• The norm performs slightly better than norm. This is consistent with the results in Ji et al. (2017). Perhaps, this is caused by the inaccurate optimization in norm since it is non-differentiable at zero.

  • As they share the same network for latent representation learning, the improvement of DSLSP over DSC-Net is attributed to our introduced similarity preserving mechanism. Note that the only difference between their objective function is the additional similarity preserving term in Eq. (19). For example, on COIL20, DSLSP-L2 improves over DSC-Net-L2 by 3.89% and 3.32% in terms of accuracy and NMI, respectively. For COIL40, our method with norm outperforms DSC-Net-L2 by 3.42% on accuracy and 3.26% on NMI.

  • Both ORL and COIL20 datasets are used in Table 2 and 5. DSLSP-L2 enhances the accuracy from 0.81, 0.8771 in Table 2

    to 0.8775 and 0.9757, respectively. Once again, this demonstrates the power of deep learning models. Furthermore, for these two datasets, our results in Table

    2 are also better than the shallow methods and AE+SSC in Table 5. This further verifies the superior advantages of our similarity preserving approach.

  • Compared to DEC and DKM, our method can improve the performance significantly. This is own to that our method is based on similarity, while other methods are based on Euclidean distance which is not suitable for complex data.

In summary, above conclusions imply the superiority of our proposed similarity preserving term, no matter in shallow or deep models.

8 Conclusion

In this paper, we introduce a new structure learning framework, which is capable of obtaining highly informative similarity graph for clustering and semi-supervised methods. Different from existing low-dimensional structure learning techniques, a novel term is designed to take advantage of sample pairwise similarity information in the learning stage. In particular, by incorporating the similarity preserving term in our objective function, which tends to keep the similarities between samples, our method consistently and significantly improves clustering and classification accuracy. Therefore, we can conclude that our framework can better capture the geometric structure of the data, resulting in more informative and discriminative similarity graph. Besides, our method can be easily extended to other self-expression based methods. In the future, we plan to further investigate efficient algorithms for constructing large-scale similarity graphs. Also, current methods conduct label learning after graph construction. It is interesting to develop principled method to solve the graph construction and label learning problems at the same time.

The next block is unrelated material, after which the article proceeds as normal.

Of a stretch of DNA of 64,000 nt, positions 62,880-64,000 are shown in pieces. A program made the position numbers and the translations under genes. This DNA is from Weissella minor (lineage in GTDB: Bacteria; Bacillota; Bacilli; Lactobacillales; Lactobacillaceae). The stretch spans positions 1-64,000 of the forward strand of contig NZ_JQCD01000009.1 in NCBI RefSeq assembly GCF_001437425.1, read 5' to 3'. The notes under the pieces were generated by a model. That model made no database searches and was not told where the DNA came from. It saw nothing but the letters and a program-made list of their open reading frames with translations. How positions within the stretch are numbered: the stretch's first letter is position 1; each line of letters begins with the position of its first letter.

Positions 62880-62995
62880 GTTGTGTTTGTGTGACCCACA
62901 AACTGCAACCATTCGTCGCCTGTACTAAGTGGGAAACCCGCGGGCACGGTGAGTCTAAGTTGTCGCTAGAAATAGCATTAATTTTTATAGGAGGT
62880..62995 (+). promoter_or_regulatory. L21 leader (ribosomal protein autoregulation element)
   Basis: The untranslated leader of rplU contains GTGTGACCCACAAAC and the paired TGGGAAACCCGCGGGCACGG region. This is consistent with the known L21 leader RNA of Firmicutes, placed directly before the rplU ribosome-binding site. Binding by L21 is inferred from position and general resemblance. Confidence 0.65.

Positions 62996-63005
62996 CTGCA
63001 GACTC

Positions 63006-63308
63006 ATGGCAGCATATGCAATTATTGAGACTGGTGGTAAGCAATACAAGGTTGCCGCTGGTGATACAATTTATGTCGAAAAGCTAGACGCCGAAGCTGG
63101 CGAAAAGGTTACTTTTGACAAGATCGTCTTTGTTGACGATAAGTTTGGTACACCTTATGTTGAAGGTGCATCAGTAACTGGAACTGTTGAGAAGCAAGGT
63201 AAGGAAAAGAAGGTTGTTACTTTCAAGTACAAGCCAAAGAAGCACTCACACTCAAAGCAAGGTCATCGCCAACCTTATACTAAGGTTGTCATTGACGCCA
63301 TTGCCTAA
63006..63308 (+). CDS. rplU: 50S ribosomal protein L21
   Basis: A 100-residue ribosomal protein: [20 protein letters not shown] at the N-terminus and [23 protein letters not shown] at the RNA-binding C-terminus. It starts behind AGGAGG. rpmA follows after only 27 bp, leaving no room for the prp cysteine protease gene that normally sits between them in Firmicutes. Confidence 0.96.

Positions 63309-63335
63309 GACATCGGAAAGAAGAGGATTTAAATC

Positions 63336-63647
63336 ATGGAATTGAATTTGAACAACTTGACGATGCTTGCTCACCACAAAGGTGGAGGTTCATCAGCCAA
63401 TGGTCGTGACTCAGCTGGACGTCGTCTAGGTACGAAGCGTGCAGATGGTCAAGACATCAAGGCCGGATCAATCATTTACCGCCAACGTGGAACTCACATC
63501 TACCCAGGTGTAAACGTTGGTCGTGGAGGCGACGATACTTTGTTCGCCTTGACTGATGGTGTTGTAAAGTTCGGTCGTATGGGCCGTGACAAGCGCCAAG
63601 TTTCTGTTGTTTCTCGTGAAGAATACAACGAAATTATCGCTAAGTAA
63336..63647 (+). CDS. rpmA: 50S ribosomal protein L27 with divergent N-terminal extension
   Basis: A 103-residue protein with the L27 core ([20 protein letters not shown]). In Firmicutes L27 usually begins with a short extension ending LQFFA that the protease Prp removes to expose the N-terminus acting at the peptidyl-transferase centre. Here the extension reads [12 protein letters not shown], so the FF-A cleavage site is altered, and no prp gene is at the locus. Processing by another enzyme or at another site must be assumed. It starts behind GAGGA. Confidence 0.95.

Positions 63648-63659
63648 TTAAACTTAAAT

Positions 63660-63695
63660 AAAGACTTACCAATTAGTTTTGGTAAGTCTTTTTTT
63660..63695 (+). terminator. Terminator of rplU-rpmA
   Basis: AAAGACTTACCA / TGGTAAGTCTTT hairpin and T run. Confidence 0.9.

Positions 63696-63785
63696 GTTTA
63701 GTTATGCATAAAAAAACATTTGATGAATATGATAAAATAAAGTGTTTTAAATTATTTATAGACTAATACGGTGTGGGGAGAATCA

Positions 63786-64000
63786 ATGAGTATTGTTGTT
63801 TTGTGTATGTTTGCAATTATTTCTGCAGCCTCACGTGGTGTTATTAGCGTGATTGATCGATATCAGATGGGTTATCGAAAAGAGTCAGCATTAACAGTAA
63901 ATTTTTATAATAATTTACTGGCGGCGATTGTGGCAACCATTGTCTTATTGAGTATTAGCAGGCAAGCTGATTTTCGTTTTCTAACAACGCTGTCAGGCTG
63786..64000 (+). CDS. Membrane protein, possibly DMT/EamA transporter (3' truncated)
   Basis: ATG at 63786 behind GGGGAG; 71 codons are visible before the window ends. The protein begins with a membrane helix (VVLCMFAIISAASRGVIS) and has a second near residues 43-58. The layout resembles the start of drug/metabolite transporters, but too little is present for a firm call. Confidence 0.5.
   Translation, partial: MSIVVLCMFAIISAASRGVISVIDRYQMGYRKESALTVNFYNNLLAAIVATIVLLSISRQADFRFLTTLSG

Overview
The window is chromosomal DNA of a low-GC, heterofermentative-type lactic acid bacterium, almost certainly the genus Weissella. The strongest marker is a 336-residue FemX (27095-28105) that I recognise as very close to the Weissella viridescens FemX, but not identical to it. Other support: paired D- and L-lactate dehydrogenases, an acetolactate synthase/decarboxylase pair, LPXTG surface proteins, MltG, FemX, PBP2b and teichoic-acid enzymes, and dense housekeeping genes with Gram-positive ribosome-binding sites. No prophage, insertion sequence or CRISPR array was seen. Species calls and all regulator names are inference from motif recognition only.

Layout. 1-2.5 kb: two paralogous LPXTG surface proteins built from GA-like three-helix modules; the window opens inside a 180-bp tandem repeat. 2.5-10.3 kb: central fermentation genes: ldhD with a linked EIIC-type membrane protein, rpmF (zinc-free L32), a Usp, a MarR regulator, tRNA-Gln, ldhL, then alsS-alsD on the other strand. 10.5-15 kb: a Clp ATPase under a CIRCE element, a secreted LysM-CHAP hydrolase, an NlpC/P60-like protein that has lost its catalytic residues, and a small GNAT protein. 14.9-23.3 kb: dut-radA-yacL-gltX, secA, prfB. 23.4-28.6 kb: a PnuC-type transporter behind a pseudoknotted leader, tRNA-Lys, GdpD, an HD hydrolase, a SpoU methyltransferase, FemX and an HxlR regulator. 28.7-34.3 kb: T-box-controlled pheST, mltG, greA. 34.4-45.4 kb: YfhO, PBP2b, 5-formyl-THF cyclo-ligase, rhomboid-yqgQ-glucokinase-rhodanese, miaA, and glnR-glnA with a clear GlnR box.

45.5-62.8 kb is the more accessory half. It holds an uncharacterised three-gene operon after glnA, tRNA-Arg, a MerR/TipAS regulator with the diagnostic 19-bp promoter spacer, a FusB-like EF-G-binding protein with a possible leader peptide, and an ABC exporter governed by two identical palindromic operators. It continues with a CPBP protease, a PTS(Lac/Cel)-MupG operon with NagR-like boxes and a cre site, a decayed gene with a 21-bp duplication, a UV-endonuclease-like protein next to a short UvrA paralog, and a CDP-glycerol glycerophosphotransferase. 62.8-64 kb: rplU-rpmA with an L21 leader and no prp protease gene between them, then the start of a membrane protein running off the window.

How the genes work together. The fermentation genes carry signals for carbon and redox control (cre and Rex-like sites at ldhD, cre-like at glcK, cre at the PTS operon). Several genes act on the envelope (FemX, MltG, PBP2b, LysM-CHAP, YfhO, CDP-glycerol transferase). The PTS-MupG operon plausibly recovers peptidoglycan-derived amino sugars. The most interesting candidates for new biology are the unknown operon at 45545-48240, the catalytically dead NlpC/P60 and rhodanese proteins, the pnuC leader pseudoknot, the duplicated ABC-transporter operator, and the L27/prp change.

Acknowledgment

This paper was in part supported by Grants from the Natural Science Foundation of China (Nos. 61806045 and 61572111) and a Fundamental Research Fund for the Central Universities of China (Nos. ZYGX2017KYQD177).